"Why is God Laughing" by Deepak Chopra was the quick read I was looking for when I picked it up. It's written very much in the style of Mitch Albom's "For One More Day", but with a little less elegance. It's a consolidation of most of the current spiritual teachings making the rounds but the real meat of the book is in the last thirty-five pages where Chopra outlines his "Path to Joy". I don't mean to sound disparaging about the book, I did enjoy another of his fiction books, Buddha. But this book seemed like it was written while he was doing something else. Not surprising considering how much he does seem to get around.
"Sharing Good Times" by Jimmy Carter was another book I bought iMan for last Christmas. The former president of the United States and Nobel Peace Prize winner is a man I admire. The cover of the book has a photo of him and his wife posing with fish they have caught in what looks like a lake with a mountain background. Early on in the book I had a good laugh when he talked about how his mother always thought his brother, Billy, was the most intelligent of her children. I guess that is something only a mother can know. But he is equally at home living and writing about running a presidential race as he is fishing and farming. One very interesting confession he makes is that when he was younger, he took little regard in his wife's opinion in how their life would run. It was over time and a few humorous incidents that he came to build a true mutual relationship with Rosalynn and grow to admire and respect what she brought to them as a team.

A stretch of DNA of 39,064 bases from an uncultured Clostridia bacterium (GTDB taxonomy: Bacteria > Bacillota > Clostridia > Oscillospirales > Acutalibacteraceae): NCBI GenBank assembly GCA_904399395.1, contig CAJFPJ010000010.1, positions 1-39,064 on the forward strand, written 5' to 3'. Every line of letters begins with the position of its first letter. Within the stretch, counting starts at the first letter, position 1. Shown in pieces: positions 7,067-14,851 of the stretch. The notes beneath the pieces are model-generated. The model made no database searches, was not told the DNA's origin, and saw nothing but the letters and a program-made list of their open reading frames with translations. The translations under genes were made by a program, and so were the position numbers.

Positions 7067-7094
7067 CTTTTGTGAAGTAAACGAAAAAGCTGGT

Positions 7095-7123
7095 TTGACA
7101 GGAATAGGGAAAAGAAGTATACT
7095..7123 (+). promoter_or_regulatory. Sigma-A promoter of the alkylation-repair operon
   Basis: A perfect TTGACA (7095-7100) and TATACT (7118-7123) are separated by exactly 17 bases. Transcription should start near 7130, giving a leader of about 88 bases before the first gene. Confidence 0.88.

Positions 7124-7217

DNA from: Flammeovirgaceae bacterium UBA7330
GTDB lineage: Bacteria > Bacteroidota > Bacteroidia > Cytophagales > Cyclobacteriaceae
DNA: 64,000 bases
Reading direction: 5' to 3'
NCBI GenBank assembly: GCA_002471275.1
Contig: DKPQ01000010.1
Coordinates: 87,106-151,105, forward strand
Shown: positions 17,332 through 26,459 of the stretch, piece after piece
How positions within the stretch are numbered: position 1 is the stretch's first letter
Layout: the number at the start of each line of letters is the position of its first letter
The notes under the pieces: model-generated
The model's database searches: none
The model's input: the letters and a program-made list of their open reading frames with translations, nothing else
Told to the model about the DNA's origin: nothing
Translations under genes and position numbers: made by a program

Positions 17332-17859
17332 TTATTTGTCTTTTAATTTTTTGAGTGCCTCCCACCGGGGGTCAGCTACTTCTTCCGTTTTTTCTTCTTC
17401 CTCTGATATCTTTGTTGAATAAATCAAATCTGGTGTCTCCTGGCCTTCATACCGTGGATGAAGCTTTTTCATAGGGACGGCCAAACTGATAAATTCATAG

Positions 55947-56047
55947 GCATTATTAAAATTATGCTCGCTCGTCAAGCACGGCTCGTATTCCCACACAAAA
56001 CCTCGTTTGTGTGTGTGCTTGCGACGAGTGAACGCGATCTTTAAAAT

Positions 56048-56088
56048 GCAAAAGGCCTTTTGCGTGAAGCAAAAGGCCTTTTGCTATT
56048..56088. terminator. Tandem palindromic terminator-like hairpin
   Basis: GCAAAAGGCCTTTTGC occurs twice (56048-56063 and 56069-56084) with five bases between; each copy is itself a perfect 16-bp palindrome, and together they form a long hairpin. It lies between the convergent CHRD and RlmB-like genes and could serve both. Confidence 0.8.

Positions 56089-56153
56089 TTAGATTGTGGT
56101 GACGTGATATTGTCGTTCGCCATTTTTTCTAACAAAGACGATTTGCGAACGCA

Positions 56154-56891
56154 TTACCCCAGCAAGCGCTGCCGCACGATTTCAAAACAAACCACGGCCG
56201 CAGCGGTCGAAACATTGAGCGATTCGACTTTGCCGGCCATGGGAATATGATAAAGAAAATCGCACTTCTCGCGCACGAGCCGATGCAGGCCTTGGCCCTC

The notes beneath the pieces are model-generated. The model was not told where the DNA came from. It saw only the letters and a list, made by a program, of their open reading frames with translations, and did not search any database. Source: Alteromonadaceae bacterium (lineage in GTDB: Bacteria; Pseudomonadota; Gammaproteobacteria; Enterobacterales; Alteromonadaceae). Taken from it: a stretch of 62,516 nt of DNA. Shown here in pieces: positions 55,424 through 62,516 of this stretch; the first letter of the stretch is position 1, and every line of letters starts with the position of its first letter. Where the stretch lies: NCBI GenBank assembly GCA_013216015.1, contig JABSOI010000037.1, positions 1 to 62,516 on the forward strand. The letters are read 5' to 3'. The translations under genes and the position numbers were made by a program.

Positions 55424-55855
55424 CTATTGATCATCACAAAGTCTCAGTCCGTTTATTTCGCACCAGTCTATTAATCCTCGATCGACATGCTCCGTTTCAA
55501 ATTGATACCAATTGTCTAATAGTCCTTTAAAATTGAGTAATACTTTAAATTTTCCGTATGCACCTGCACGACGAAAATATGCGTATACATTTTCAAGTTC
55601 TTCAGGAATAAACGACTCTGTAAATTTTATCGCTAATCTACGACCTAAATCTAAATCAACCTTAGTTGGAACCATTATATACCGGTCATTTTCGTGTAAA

Here is a quote that sums up the main lesson of the book:
"...and really for the first time, I was beginning to consult with Rosalynn and to accommodate her ideas and preferences before final decisions were made. I learned that real sharing was much more than laboring together at the warehouse or even dancing all night with each other and with friends. It included planning in advance and later savoring our experiences. What was especially challenging but enjoyable was treating my wife - and even sometimes our boys - as equal partners, with mutual respect for their opinions and with special delight in their pleasure. This did not come easy for me."
The book has just a smattering of his political life and includes snippets about many of his varied interests such as birdwatching, fishing and travelling. It was heartening to see how a man who started off almost as a male chauvinist could evolve into an open minded man of this time. The true richness of his life came from sharing.
Daily Year of Yes
5 hours ago